Researchers assess frequency of head injury and evaluation during 2018 World Cup

Woodruff Health Sciences Center | Nov. 16, 2018

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Melva Robertson
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melva.robertson@emory.edu

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During the 2018 soccer World Cup, the Federation Internationale de Football Association's (FIFA) own concussion assessment protocols were not followed in more than 60 percent of head collisions where players showed two or more signs of concussion, according to a recent study published in JAMA Neurology

To evaluate concussion assessment and management during the 2018 World Cup, Ajay Premkumar, MD, MPH, of Hospital for Special Surgery in New York, NY, and John Xerogeanes, MD, chief of sports medicine at Emory University in Atlanta, Ga., along with other colleagues from Emory, analyzed video footage of all 64 matches of the tournament, identifying any possible concussion events. They noted an average of 1.8 head collisions per game, and that the majority of players were not evaluated by healthcare personnel, even after a head collision event and demonstrating two or more signs of concussion. When evaluation did occur, the average length of on-field assessment was less than one minute and not standardized.  

FIFA, the organizing body of the World Cup, has a history of facing criticism due to poor concussion assessment and management in prior international tournaments. Prior to the 2018 World Cup, FIFA responded by updating its concussion policies; however, it appears that FIFA’s concussion policy changes did not lead to enhanced concussion management, rendering these policy changes ineffective.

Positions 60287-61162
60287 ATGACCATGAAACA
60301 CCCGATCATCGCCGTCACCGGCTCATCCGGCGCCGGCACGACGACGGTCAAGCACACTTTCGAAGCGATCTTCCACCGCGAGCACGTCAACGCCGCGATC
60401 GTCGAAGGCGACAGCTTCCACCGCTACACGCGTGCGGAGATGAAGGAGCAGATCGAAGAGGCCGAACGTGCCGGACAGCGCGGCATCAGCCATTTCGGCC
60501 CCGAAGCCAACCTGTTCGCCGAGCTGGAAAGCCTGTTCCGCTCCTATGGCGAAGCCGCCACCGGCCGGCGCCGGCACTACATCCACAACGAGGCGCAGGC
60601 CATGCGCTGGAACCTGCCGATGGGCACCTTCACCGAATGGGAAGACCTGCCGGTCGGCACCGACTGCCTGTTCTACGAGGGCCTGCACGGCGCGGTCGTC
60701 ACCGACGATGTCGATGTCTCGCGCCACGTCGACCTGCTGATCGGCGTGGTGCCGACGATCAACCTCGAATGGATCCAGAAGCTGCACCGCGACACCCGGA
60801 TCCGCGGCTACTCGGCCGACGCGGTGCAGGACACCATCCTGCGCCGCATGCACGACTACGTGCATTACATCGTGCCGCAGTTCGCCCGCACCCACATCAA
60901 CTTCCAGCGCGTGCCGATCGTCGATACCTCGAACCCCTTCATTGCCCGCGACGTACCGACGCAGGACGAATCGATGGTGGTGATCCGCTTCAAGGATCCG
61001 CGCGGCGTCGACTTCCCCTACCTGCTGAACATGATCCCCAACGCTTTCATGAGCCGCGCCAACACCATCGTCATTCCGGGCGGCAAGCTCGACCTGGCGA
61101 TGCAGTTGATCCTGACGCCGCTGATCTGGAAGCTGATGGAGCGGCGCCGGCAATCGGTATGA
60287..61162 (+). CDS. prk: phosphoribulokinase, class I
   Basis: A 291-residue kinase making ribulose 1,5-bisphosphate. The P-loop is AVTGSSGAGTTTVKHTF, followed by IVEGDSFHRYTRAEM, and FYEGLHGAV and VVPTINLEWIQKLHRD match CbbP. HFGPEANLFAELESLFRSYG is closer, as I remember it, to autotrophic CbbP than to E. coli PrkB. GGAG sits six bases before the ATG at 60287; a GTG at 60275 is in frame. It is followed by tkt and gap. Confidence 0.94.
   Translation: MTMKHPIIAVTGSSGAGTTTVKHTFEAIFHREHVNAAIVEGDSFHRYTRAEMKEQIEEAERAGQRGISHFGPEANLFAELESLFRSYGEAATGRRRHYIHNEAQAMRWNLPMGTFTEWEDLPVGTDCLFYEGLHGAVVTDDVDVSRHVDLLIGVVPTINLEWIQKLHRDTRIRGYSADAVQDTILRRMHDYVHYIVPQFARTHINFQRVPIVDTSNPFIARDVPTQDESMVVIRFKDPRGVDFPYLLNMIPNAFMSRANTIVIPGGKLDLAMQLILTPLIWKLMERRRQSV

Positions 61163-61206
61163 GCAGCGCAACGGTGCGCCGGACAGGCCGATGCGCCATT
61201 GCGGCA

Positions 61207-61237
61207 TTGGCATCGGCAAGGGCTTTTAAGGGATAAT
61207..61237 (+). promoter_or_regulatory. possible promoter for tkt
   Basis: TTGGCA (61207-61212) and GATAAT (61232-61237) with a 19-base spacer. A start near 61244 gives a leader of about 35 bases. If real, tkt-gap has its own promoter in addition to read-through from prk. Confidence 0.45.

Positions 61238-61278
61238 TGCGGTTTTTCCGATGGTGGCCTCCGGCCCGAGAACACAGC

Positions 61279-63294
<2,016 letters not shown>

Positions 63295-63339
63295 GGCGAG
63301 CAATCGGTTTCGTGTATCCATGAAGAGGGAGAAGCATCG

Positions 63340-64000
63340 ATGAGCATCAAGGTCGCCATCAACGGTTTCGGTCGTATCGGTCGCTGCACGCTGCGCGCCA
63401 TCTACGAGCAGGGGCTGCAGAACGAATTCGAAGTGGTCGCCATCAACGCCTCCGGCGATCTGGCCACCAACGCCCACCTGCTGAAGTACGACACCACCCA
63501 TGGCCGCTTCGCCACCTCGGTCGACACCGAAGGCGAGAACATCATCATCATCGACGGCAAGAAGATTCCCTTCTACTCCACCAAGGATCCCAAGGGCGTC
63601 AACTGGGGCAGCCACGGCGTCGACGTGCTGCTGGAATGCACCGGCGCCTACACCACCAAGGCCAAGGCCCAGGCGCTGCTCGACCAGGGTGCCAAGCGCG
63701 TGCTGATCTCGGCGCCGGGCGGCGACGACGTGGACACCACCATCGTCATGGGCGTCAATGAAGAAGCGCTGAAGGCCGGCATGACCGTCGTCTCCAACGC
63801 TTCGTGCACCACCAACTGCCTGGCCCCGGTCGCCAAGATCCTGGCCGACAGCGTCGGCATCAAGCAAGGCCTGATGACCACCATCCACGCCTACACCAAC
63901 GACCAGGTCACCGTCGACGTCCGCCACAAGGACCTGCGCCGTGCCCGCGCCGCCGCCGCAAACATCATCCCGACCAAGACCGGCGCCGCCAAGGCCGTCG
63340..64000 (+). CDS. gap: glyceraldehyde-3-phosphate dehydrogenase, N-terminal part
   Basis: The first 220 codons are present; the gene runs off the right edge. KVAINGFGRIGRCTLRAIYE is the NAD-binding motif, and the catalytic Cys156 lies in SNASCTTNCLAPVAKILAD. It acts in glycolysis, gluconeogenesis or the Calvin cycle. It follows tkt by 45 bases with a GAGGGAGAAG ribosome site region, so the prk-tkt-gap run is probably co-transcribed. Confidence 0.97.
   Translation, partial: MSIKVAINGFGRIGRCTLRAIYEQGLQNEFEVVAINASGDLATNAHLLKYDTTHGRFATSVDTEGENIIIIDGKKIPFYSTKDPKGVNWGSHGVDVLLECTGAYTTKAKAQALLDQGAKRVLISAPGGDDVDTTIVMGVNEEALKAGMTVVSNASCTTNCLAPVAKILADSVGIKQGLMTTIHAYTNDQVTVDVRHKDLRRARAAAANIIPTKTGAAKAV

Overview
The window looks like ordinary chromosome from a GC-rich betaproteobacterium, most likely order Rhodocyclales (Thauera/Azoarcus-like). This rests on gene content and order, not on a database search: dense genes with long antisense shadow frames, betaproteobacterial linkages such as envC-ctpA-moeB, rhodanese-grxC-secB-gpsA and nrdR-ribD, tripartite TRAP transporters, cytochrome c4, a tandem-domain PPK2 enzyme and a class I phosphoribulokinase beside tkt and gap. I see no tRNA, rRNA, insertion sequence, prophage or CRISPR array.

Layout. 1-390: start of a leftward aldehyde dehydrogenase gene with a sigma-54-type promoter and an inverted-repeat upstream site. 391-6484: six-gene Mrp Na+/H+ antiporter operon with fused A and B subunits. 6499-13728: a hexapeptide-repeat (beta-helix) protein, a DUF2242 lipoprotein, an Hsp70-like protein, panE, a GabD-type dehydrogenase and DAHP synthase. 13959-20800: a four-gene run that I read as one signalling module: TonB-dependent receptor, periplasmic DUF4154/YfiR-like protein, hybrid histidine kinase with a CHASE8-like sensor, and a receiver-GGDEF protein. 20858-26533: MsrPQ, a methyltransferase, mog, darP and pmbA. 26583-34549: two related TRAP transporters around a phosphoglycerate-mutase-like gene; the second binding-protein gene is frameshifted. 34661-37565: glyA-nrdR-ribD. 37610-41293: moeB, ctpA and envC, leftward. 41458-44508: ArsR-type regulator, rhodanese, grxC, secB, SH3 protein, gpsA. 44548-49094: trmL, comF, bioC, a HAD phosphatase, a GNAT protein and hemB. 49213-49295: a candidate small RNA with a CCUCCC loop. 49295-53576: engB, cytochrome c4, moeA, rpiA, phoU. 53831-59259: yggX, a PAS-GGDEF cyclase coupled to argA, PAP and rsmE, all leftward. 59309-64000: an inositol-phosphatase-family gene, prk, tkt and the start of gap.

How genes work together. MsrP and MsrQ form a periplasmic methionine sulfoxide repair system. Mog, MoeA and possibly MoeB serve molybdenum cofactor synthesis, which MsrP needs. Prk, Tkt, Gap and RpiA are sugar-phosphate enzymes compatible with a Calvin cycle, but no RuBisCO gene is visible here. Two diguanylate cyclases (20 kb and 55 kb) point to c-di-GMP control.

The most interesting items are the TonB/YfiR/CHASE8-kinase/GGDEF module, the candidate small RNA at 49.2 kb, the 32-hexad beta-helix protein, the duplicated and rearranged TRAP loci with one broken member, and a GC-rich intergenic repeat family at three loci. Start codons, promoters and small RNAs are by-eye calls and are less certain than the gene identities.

Compared to other regulatory sporting bodies, such as the NCAA and NFL, which have adopted and implemented safety measures such that any player exhibiting signs of concussion are identified and go through a standardized concussion protocol prior to return to play, it appears that in international soccer, there remains decreased identification of potential concussions as well as a lack of standardized concussion management for those players who are identified.

“While the incidence of feigning injury for strategic advantage during a game may provide a challenge in appropriately identifying players at risk, healthcare personnel cannot reliably distinguish a concussion from gamesmanship without evaluating the player,” explains Xerogeanes. “We recommend that all players be evaluated when exhibiting any signs of concussion.”

“Concussion assessment protocols and their implementation by large sporting governing bodies may have widespread effects on the officiating, coaching and play of athletes of all levels around the world; however, we suggest utilization of standardized assessment tools as well as exploration of rules around player substitutions during injury evaluation,” says Premkumar. “These possible avenues will help improve concussion assessment and management in international soccer.”